Senior Clay Folks
Learn about a sculptor's unique inspiration for artwork — senior citizens.
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Dominic Zinanni is a sculptor with an unusual subject — senior citizens. After living with his grandmother for the last years of her life, he really learned to appreciate what that generation had to offer. He loves the texture and wisdom that their faces hold; his sculptures show the different elements of life at that stage. His current line of work features winged senior characters.
The first thing Zinanni does is sketch to get a general feel for the character he will create. True details don’t come forth until the sculpting process begins; the sketch serves as a starting point for positioning and personality elements. Zinanni then begins building the head of the sculpture. He balls up tin foil and adds a layer of polymer clay to create a skull of sorts. Teeth and glass eyes are added at this point, and the entire skull is baked. The face is created by hand with layers of sculpted polymer clay--wrinkles, age lines and all. Facial expression comes forth as the piece is being worked on and creates the personality of the senior. Hair on the head and/or the face is also added at this point. The full head is baked again and set aside until the body is complete.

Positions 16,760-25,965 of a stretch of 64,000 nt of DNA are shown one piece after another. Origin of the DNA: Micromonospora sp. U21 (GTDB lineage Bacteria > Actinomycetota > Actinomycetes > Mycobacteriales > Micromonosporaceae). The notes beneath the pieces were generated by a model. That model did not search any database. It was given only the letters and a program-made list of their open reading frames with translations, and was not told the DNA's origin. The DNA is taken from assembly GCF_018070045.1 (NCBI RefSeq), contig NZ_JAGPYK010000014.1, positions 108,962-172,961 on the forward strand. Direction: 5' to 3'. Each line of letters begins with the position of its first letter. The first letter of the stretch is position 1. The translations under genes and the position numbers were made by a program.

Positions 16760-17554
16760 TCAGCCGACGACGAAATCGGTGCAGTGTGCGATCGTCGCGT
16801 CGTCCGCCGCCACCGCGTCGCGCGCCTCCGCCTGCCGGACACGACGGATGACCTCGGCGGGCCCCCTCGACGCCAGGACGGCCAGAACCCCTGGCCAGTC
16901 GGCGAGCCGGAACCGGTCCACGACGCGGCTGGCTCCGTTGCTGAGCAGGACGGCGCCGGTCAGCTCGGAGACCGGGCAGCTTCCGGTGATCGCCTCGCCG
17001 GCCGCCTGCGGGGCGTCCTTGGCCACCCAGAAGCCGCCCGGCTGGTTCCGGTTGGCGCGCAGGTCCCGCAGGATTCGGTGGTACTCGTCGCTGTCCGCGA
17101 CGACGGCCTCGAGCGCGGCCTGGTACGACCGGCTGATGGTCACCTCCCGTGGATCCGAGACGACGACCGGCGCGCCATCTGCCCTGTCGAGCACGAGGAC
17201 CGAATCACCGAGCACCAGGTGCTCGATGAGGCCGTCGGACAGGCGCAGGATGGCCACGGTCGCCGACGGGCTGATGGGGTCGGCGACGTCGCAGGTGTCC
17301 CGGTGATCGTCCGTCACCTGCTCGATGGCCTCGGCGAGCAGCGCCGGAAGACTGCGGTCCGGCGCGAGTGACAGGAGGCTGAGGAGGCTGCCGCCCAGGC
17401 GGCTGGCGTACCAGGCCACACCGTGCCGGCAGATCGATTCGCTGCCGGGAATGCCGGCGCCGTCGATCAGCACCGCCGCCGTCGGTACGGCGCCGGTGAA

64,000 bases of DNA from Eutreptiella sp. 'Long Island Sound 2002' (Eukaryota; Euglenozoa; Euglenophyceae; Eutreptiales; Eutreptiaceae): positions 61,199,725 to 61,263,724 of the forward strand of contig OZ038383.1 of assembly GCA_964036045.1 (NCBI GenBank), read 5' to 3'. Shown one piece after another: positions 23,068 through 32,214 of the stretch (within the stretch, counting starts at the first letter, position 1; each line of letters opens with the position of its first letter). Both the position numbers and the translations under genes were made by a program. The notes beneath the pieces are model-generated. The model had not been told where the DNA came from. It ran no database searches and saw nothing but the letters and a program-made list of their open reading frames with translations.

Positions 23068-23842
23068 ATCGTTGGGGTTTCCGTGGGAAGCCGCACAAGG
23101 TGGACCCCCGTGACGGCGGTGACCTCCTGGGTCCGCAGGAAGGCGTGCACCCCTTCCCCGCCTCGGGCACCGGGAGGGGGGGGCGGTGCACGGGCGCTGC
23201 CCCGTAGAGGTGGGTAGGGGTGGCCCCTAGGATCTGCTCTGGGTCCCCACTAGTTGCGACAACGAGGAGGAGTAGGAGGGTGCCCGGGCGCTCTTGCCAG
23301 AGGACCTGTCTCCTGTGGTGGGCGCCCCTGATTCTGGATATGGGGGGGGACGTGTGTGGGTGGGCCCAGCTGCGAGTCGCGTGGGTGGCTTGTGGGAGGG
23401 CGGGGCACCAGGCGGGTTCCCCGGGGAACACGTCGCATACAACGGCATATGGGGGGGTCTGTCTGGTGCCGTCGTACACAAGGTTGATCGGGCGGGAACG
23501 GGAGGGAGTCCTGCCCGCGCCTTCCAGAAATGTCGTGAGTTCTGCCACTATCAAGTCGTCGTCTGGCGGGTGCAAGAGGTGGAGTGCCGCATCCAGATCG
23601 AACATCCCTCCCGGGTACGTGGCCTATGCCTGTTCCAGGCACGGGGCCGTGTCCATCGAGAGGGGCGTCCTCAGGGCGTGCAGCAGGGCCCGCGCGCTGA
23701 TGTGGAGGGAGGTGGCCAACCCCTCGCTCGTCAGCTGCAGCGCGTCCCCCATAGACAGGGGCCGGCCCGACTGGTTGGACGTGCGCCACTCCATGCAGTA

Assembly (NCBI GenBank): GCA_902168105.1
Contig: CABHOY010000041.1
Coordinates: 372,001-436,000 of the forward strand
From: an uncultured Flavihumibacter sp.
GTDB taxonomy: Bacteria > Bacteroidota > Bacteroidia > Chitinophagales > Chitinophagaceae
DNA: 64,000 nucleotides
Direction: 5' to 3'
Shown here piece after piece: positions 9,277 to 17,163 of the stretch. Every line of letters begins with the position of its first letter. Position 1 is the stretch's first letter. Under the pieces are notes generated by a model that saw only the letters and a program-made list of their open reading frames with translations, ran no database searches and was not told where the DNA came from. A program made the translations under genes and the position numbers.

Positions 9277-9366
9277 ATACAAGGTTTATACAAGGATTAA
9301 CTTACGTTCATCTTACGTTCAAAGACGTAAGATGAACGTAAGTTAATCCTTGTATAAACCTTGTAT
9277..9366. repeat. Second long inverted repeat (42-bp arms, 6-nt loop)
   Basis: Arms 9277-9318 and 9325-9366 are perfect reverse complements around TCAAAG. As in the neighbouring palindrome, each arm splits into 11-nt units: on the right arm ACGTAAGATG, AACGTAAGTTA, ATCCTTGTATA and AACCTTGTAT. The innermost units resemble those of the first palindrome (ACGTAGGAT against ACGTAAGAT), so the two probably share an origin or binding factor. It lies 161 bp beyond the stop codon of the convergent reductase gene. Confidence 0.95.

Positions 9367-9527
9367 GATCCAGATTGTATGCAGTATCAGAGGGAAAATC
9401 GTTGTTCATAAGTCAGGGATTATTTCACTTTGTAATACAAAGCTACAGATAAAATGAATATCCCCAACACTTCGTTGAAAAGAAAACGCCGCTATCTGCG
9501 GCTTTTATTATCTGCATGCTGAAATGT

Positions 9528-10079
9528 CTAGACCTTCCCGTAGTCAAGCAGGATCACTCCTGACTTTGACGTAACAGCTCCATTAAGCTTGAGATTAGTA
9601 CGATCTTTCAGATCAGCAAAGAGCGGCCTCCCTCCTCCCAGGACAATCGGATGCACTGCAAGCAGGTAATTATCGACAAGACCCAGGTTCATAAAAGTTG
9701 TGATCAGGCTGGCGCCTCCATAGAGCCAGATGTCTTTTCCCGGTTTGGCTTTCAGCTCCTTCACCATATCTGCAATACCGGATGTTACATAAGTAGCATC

The hands are the next step, also hand-sculpted and exquisitely detailed. The hands of a senior citizen have larger knuckles and more defined tendons--details that Zinanni pays great attention to. The hands are also baked separately. The body is the major portion of the sculpture. This also begins with a large foil structure that is covered in polymer clay, which is baked to create a skeleton. Clothing is created--long colored robes or possibly a suit--and placed on the skeleton. Wings are also created in the painstaking process of creating each individual feather. The feathers are then grouped together into the desired wing shape.
The separate elements of the sculpture are tacked together with glue and put in the oven one last time. The glue may melt, but as the body hardens, the head, hands and wings adhere to it. The resulting sculpture is extremely detailed and lifelike. They have defined personalities, intriguing expressions, and look like people anyone would like to know.
Jodi Biewen from Durham, N.C., makes some quirky, moveable characters from painted polymer clay, wire, beads, fabric and a...